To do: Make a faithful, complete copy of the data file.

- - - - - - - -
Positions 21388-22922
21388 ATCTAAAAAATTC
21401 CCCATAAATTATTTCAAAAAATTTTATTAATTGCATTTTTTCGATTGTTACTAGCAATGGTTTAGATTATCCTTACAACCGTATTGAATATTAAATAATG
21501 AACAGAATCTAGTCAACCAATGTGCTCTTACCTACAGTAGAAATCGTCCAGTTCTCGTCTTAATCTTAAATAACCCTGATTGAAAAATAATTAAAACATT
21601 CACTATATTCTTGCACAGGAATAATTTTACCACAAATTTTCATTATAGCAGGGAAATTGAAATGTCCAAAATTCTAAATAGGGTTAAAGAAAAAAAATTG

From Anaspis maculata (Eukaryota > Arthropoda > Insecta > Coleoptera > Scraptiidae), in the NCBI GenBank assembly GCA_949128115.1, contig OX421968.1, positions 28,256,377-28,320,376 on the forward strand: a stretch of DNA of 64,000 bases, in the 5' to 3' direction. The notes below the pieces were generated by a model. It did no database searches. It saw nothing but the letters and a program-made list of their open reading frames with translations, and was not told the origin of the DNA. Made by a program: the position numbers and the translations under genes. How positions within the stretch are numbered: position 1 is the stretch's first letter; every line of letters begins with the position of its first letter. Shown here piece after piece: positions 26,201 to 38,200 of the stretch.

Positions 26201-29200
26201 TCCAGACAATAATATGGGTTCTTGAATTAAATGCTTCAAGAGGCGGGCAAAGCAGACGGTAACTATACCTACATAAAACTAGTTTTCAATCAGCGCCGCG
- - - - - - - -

Positions 21388-22922
21388 ATCTAAAAAATTC
21401 CCCATAAATTATTTCAAAAAATTTTATTAATTGCATTTTTTCGATTGTTACTAGCAATGGTTTAGATTATCCTTACAACCGTATTGAATATTAAATAATG
21501 AACAGAATCTAGTCAACCAATGTGCTCTTACCTACAGTAGAAATCGTCCAGTTCTCGTCTTAATCTTAAATAACCCTGATTGAAAAATAATTAAAACATT
21601 CACTATATTCTTGCACAGGAATAATTTTACCACAAATTTTCATTATAGCAGGGAAATTGAAATGTCCAAAATTCTAAATAGGGTTAAAGAAAAAAAATTG

From Anaspis maculata (Eukaryota > Arthropoda > Insecta > Coleoptera > Scraptiidae), in the NCBI GenBank assembly GCA_949128115.1, contig OX421968.1, positions 28,256,377-28,320,376 on the forward strand: a stretch of DNA of 64,000 bases, in the 5' to 3' direction. The notes below the pieces were generated by a model. It did no database searches. It saw nothing but the letters and a program-made list of their open reading frames with translations, and was not told the origin of the DNA. Made by a program: the position numbers and the translations under genes. How positions within the stretch are numbered: position 1 is the stretch's first letter; every line of letters begins with the position of its first letter. Shown here piece after piece: positions 26,201 to 38,200 of the stretch.

Positions 26201-29200
26201 TCCAGACAATAATATGGGTTCTTGAATTAAATGCTTCAAGAGGCGGGCAAAGCAGACGGTAACTATACCTACATAAAACTAGTTTTCAATCAGCGCCGCG